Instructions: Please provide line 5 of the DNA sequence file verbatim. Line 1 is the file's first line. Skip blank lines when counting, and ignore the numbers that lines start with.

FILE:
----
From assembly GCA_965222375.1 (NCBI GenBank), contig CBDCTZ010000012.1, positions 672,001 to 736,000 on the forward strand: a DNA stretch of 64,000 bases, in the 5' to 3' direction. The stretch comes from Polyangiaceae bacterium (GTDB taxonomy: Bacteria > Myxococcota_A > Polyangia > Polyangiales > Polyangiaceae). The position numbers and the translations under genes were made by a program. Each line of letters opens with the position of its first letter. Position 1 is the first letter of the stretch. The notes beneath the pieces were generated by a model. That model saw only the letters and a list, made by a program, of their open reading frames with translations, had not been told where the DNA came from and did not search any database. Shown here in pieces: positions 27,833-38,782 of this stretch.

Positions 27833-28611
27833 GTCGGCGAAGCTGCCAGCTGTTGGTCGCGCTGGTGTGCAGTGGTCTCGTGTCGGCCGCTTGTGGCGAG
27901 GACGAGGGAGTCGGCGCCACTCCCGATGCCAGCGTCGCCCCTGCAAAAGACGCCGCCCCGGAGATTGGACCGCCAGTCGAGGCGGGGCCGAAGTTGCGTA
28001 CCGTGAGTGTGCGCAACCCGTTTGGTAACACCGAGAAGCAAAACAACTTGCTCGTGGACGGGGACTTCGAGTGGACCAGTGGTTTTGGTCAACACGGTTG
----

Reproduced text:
28001 CCGTGAGTGTGCGCAACCCGTTTGGTAACACCGAGAAGCAAAACAACTTGCTCGTGGACGGGGACTTCGAGTGGACCAGTGGTTTTGGTCAACACGGTTG